Adjustment Period, Problems and Other Considerations
According to various reports, over 90% of auto accidents today are caused by human error. If driverless cars can reduce the number of accidents (and deaths) on the road, that would be incredible. However, it is worth noting that there will be a significant adjustment period.
The autonomous cars make decisions based on algorithms and what they interpret from their environment. If you’ve ever driven a car in a busy city, you know that drivers don’t always behave the way you think they’re going to. For the automobile systems to effectively drive the same roads as human drivers, it will take time and brain power.
Luckily, the change to driverless cars won’t happen overnight. It’s expected to happen in 5 stages, slowly adopting autonomous features to move from semi-autonomous to fully autonomous vehicles that require no human interaction. Just think about the features we see in cars today. They can parallel park themselves, have cruise control, etc. We’re well on our way to more autonomous features in newer models.
Another factor to consider is that most fully autonomous vehicles will be owned by ride-sharing services or auto manufacturers and not individuals. For the most part, insurers work with individual drivers, so this would minimize the effect of driverless cars for now.
Despite all the recent excitement around these driverless vehicles, the gradual change to fully autonomous cars will give us insurers time to adjust and transition smoothly. Change is inevitable, but who’s to say that it won’t be a positive, exciting change for the industry.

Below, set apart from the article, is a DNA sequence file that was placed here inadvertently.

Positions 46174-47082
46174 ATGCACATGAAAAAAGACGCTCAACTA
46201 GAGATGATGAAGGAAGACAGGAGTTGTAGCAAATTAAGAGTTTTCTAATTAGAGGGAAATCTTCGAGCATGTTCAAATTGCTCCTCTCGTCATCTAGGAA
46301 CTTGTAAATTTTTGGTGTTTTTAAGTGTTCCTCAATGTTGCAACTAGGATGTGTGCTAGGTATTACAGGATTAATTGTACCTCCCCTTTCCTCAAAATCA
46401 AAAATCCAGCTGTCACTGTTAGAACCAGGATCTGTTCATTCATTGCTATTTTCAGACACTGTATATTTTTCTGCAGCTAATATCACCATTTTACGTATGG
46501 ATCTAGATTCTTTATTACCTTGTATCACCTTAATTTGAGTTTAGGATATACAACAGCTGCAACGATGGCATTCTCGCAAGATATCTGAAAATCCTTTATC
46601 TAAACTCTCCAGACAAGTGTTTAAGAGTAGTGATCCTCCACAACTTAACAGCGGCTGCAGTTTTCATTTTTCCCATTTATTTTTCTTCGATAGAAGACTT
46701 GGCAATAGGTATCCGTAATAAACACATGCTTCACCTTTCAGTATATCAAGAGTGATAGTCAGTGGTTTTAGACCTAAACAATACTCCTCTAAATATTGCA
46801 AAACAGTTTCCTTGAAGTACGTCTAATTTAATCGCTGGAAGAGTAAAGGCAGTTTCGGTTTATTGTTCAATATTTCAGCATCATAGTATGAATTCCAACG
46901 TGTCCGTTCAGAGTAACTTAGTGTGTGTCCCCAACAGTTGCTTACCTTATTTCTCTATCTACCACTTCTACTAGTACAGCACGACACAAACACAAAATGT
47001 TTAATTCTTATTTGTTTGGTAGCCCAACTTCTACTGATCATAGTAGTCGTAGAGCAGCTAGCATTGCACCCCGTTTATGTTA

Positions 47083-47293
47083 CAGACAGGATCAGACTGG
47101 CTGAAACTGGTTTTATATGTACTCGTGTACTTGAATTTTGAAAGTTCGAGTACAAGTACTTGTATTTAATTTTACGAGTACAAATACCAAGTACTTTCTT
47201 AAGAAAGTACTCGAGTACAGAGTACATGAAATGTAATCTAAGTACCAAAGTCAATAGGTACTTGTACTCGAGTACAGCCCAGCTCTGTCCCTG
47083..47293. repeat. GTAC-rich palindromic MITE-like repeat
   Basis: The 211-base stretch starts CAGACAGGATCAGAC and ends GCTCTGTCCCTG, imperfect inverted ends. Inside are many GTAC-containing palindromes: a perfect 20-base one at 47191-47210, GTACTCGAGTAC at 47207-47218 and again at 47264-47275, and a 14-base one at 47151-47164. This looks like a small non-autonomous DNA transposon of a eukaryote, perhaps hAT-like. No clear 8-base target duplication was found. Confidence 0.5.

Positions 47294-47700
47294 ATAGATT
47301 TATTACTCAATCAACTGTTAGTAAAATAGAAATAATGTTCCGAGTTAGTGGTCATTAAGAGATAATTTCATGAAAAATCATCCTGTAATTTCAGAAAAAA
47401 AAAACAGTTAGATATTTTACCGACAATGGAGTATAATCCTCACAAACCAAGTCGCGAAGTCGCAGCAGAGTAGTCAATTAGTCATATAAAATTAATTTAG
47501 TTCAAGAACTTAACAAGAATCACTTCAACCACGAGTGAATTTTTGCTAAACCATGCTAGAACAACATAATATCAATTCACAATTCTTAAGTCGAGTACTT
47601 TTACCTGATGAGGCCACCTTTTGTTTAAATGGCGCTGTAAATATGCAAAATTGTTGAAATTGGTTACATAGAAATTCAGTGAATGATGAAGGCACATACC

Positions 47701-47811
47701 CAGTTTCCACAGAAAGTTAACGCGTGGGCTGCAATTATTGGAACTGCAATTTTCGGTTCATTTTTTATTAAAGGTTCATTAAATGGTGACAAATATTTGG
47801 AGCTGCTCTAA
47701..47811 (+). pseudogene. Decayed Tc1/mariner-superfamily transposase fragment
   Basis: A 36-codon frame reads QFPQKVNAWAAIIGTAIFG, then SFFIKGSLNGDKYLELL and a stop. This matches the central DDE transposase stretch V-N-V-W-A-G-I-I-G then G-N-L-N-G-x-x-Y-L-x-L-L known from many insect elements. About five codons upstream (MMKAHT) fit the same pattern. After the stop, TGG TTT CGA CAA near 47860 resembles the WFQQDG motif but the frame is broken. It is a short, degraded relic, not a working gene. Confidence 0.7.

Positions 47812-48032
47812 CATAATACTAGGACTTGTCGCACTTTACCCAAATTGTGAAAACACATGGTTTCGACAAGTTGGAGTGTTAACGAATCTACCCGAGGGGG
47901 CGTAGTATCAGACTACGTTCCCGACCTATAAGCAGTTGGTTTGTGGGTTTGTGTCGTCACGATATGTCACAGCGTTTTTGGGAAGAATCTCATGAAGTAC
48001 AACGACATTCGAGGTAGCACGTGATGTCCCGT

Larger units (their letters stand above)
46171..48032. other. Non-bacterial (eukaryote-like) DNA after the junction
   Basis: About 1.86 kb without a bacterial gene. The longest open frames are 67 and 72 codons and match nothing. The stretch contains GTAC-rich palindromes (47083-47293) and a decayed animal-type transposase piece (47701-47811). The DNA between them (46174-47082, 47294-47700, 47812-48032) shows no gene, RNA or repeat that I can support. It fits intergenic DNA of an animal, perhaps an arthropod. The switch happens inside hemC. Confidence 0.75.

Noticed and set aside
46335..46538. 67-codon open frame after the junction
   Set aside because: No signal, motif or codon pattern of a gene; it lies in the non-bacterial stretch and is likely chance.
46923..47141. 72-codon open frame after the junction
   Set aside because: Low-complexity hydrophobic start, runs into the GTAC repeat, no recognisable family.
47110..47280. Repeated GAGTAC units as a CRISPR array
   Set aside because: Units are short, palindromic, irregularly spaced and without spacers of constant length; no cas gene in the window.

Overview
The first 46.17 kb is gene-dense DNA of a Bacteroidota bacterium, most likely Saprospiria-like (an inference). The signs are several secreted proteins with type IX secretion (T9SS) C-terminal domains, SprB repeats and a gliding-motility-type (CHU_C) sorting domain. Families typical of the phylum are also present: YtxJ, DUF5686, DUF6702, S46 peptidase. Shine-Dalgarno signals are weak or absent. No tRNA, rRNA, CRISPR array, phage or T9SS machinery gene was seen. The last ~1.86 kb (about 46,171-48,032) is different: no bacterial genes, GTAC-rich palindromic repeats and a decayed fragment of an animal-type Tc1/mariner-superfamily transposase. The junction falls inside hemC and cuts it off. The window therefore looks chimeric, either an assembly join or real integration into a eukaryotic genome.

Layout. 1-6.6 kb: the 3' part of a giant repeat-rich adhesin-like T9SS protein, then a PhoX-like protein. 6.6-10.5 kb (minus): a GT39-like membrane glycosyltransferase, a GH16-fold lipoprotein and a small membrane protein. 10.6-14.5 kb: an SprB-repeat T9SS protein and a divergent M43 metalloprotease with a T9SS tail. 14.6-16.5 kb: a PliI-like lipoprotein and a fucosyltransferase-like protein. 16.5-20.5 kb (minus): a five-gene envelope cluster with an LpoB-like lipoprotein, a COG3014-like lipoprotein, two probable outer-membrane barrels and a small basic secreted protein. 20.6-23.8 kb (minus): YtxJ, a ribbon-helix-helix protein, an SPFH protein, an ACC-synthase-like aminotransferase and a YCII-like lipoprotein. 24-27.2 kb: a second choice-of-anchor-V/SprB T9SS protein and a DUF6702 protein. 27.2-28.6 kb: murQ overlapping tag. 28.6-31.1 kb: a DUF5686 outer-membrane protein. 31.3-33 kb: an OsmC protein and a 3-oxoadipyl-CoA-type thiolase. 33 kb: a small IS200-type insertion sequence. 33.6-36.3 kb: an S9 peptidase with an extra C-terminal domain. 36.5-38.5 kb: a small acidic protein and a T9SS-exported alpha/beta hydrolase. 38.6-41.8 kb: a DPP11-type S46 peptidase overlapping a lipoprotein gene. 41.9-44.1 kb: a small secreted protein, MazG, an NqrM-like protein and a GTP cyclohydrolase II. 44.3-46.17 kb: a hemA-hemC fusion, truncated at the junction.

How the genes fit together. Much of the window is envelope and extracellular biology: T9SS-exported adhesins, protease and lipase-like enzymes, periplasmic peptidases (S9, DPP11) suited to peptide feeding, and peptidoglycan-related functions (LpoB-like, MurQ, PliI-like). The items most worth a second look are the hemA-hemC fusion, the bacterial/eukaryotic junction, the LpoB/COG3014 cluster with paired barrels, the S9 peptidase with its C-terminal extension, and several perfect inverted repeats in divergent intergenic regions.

About Henry Glover
Henry Glover of Birmingham, Alabama, is the Founder and CEO of Altasurance (formally known as Red Rock Insurance), an independent insurance agency servicing clients with a variety of insurance needs. From auto insurance to life insurance, Henry Glover has crafted a team of agents to offer expert-level support and direction for your insurance inquiries. Henry founded the insurance group in 2009 and has built it to reach within several local markets. The small team of under a dozen employees is currently expanding as their success continues to grow.
Henry didn’t always know that the insurance industry was where he would build his legacy. From a young age, Henry Glover knew that he wanted to be successful. He never cared if he started a soap factory or an insurance agency, he just wanted something he could call his own. Henry didn’t know soap, but he did know insurance, so he went with insurance.
Henry’s entry into the insurance industry was a bit of a roller coaster. He began school at Auburn University, studying software engineering. He loved software but hated school, so he decided to drop out even though his parents were paying all the costs. They were obviously irritated, and immediately cut him off from their payroll and stopped paying his out of state tuition. To find a job, Henry responded to an ad in the classifieds (back when the classifieds were a thing), and applied for a job selling insurance. Little did he know, the job was selling life insurance door-to-door. But Henry had to make ends meet, so he stuck with it and ended up being very successful. Henry Glover quickly became one of the top producers in the state, but realized that the business model and the job were not sustainable for his future.
Being the salesman that he is, Henry Glover made a deal with his parents that he would go back to school. This time, he decided to take out student loans, as he had been out of school long enough to qualify and get in-state tuition. The deal was that if Henry successfully graduated, his parents would have to pay off his student loans. It was a win-win situation as Henry took all the risk should he decide again that school wasn’t for him. In reality, Henry didn’t really didn’t care about college, but his parents did. They were thrilled at the prospect of rewarding their son after graduation.